Join Harry Duran, host of Vertical Farming Podcast, as he welcomes to the show Agricultural Officer at FAO, Food and Agriculture Organization of the United Nations, Melvin Medina. The FAO is an organization that is striving for zero hunger, a sustainable planet and a future of food for all. In this episode, Harry and Melvin talk about Melvin’s passion for horticulture, the numerous roles Melvin has held in the AgTech industry and the impactful work Melvin has done in Jamaica, Tanzania, Cambodia and Italy. They touch on specific projects Melvin and his team have worked on throughout the years as well as the message Melvin would like to leave about the future of AgTech and vertical farming.
- 03:22 – Harry welcomes to the show Melvin Medina, who shares his passion for horticulture and how he initially got involved in AgTech
- 10:02 – Melvin recalls the decision to join Fintrac and the work he did building greenhouses in Jamaica
- 15:02 – Challenges Melvin and his team faced in constructing greenhouses in an area where hurricanes are commonplace
- 17:46 – Other projects Melvin worked on during his time at Fintrac
- 20:43 – Melvin discusses the culture shock he experienced while working in places such as Tanzania and Cambodia
- 24:04 – Melvin opens up about the challenges of raising a family while traveling so extensively for work and what eventually led his to FAO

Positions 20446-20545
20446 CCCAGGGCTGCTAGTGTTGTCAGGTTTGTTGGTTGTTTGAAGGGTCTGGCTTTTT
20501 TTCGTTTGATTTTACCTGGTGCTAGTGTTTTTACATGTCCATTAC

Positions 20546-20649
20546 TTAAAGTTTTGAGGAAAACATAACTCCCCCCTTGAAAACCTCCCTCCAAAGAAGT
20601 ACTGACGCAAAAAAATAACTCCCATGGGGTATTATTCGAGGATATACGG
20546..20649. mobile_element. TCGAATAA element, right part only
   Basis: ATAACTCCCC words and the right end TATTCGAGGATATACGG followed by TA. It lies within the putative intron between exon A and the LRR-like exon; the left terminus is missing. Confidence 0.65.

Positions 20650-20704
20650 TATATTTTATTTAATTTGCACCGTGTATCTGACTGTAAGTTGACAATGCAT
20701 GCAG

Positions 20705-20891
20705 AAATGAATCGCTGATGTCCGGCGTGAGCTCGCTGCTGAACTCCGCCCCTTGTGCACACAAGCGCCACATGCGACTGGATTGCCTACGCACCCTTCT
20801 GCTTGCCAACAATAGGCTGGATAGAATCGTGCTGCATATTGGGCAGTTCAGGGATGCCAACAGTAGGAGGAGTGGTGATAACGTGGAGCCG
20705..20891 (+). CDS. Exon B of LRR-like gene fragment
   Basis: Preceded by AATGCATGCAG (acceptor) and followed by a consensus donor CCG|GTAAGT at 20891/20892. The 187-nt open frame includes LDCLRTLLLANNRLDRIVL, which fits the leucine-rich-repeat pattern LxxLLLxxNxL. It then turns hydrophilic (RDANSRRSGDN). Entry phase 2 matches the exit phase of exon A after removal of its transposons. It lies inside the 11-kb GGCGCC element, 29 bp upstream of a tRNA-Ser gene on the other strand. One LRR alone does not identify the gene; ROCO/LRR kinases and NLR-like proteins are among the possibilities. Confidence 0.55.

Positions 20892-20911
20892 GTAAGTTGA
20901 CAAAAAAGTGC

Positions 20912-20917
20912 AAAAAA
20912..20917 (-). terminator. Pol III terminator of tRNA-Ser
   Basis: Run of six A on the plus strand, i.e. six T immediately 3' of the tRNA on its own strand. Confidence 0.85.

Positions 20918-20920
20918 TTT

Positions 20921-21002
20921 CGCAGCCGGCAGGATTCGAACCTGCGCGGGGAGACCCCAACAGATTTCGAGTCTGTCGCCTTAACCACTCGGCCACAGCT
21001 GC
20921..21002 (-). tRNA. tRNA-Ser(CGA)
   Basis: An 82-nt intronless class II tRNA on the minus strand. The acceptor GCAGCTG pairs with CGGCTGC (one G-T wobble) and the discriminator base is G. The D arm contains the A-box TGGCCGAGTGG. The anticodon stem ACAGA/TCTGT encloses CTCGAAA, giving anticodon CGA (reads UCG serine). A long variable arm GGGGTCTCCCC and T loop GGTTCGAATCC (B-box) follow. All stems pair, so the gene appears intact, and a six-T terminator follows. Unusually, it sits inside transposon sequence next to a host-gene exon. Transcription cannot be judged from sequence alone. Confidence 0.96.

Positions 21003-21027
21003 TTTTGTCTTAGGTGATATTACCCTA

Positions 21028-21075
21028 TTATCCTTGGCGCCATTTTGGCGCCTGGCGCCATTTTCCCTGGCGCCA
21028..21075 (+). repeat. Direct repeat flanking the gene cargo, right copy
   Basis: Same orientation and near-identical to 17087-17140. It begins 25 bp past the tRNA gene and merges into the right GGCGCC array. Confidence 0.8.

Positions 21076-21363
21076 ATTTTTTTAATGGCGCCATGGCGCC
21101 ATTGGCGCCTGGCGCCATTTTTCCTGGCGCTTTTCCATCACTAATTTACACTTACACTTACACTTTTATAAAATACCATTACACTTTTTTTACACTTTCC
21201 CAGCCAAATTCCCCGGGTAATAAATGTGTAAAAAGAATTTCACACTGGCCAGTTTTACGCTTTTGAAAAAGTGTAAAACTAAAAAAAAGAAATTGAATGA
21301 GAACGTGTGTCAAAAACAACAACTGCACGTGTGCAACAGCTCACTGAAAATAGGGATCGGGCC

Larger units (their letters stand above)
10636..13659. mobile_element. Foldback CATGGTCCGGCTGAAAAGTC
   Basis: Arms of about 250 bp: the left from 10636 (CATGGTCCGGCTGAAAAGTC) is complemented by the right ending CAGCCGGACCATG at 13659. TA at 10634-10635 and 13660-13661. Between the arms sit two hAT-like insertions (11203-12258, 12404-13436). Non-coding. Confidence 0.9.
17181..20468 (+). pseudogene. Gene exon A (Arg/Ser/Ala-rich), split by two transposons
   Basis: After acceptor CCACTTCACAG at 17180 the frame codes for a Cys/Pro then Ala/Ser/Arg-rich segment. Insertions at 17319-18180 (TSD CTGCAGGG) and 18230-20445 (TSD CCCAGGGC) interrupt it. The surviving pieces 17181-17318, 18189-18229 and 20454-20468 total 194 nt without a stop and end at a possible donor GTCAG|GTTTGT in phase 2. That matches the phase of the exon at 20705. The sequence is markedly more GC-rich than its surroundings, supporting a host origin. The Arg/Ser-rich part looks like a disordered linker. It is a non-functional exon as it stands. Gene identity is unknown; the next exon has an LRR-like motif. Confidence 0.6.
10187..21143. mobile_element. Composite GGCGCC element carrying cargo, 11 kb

- 28:38 – Melvin discusses the common issues he sees among farmers across the globe and what opportunities he sees for technology to address these issues
- 38:42 – Melvin provides a brief history of FAO, their mission and the important work they do
- 42:08 – Melvin speaks to how the global pandemic has affected how we all view agriculture and the overall supply of food
- 44:31 – Melvin speculates on the future of his career and shares a message with the overall community about AgTech
- 48:59 – Harry thanks Melvin for joining the show and let’s listeners know where they can connect with him
“What I wanted to really do was instead of being in one place and assisting farmers in one place, my vision was to be at a place where I could reach more people. And FAO has offered me that opportunity.” (27:07)
“We need these systems to be affordable for small-scale farmers. It will be very good to come up with low-cost systems so farmers can afford to invest in these systems without losing efficiency.” (33:17)
“I have seen farmers growing crops on their adapted systems, even low cost systems. And they are able to send their kids to school. They are able to pay for better healthcare services. And they are able to buy better and more food. So it’s possible.” (38:01)
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